I found Juliet Blackwell while I was on maternity leave with Rufus. Audible had suggested The Paris Key to me a couple months before, but I hadn’t listened to it until I was off work for whatever reason. I fell in love with the narrator, Xe Sands, and luckily, she reads all of Juliet Blackwell’s books, so I also listened to Xe Sands read all of the Witchcraft Mystery series while I was stuck on the sofa nursing a baby for a month. If I ever meet Juliet Blackwell and she doesn’t sound like Xe Sands, it might take me a minute to adjust–which is a horrible expectation to hold, but there it is.
In my fantasy life, the one where I am already super successful and can do whatever I want with my author biz, Xe Sands is who I’d hire to narrate The Other Lane, and it would be fantastic to listen to. And, fun fact, Juliet Blackwell is how Juliet from my second novel, Ethan & Juliet, (coming this fall) got her name.
Right, so there’s some insight into my inner ridiculousness. What have you been reading lately? Anything good?
My middle kiddo, Felix, turns four today. So, it’s a day to celebrate.
I don’t talk much about the kiddos on the blog, except to say how much work they are. But Felix is so amazing. He loves the alphabet and numbers and drawing people with faces. He likes animals and playing outside and water. He likes to work beside me when I’m writing at the dining room table. He sits at one of Brock’s old computers and types words like “sunny” and “pizza” and some amalgamation of letters that I think is supposed to be purple. He’ll get it soon.
One thing Felix loves, even though it does not love him back is chocolate. So we avoid it now, which has been throwing me for a loop because all of my go to deserts have chocolate in them. I mean, if there’s not chocolate, why bother, amiright?
That’s where these vanilla cupcakes come in. The are light and moist and just the right amount of sweet. Paired with a rich vanilla buttercream, I don’t even miss the chocolate.
I adapted these from a regular old gluten and dairy filled recipe. So you can totally make that version too. But, if you’re like me and half my family, wheat and dairy only make you sick, which totally takes away from the sugar high, you know. So I made mine with gluten free flour, buttery sticks, and lactose free kefir, but if you want to completely avoid the dairy, just substitute your favorite dairy-free milk. I used kefir because the recipe called for buttermilk, and I was trying to approximate the taste and effect buttermilk has in cake. Like buttermilk, kefir adds depth of flavor and makes the cake fluffy.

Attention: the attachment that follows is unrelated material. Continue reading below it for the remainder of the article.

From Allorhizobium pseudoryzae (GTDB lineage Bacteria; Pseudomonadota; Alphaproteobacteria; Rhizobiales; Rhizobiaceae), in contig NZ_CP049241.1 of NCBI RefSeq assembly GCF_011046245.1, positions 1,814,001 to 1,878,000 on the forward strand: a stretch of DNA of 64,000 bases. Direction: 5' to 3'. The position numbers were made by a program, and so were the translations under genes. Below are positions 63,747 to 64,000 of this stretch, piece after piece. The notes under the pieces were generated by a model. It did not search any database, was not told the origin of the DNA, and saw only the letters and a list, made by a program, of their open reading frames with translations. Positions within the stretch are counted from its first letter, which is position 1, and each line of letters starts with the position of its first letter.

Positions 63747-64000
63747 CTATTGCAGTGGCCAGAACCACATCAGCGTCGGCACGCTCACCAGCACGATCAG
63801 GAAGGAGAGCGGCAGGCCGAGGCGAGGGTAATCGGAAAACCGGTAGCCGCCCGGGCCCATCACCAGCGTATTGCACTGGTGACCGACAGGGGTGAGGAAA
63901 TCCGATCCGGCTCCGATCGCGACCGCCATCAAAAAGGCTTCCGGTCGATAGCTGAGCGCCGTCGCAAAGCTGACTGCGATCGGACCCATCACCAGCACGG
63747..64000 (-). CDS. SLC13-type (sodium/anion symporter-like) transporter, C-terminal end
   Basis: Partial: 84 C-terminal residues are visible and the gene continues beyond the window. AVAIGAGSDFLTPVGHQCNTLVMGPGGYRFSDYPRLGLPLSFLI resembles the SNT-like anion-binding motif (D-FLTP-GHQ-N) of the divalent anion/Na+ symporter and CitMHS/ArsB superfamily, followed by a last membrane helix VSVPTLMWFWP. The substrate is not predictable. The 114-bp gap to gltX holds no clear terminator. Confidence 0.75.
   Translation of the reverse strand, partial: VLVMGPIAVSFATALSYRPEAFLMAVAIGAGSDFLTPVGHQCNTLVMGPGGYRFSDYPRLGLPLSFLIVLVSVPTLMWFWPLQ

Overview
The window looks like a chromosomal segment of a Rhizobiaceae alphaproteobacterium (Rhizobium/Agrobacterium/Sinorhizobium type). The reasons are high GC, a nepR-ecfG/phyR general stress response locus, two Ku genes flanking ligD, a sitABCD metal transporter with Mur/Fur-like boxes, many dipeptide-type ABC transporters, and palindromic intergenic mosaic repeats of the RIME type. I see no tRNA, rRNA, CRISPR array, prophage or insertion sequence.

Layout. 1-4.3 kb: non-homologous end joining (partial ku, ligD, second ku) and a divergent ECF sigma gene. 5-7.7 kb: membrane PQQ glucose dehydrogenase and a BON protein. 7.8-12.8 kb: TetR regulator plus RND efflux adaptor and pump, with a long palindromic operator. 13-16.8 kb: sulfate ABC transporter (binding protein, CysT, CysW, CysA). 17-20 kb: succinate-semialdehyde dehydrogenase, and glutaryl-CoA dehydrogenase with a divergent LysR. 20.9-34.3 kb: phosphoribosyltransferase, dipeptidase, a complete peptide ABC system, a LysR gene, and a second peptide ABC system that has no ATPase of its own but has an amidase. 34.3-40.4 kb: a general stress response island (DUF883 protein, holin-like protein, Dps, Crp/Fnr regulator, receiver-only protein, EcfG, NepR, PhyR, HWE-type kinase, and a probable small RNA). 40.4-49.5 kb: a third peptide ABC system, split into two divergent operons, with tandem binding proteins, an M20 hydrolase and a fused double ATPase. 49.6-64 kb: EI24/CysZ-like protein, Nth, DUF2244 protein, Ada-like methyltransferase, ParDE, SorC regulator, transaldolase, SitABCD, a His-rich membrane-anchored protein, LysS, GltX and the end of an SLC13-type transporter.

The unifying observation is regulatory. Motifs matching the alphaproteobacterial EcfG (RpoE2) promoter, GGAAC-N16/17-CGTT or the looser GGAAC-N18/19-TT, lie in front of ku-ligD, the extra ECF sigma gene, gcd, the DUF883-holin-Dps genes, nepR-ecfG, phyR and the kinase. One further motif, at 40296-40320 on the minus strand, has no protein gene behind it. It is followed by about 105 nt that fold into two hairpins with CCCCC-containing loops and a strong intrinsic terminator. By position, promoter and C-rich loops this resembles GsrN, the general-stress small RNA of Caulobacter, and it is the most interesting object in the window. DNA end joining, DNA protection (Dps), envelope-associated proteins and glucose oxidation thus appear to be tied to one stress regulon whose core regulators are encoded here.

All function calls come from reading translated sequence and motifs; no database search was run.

For best results, these are the products I used in these cupcakes (some of these are affiliate links):
2 3/4 cups Bob’s Red Mill One-to-One Gluten Free Flour
1 TBSP Baking Powder
1/2 tsp sea salt
2 sticks Earth Balance Buttery Sticks (1 cup), room temperature
2 cups granulated sugar
5 large eggs, room temperature
1 1/4 cups lactose free kefir (or sub your favorite non-dairy milk)
1 TBSP Vanilla
Preheat over to 350
Line and grease two muffin tins
In medium bowl, combine dry ingredients and whisk until blended. Set aside
In large bowl, beat buttery sticks on medium with hand mixer (or stand mixer, or, if you’re using a whisk, do like Bob Ross says and “Beat the devil out of it.”) Seriously, beat the butter for like, three minutes, scrappin’ down those sides. Buttery stuff should be light and whipped looking
Add sugar and beat for another two more minutes until mixture is on the fluffier side of doughy. (About two minutes)
Beat in eggs one at a time.
Mix Vanilla in with Kefir
Add 1/3 of flour mixture, beat until combined
Add 1/2 of kefir mixture, beat until combined
Add second 1/3 of flour mixture, beat until combined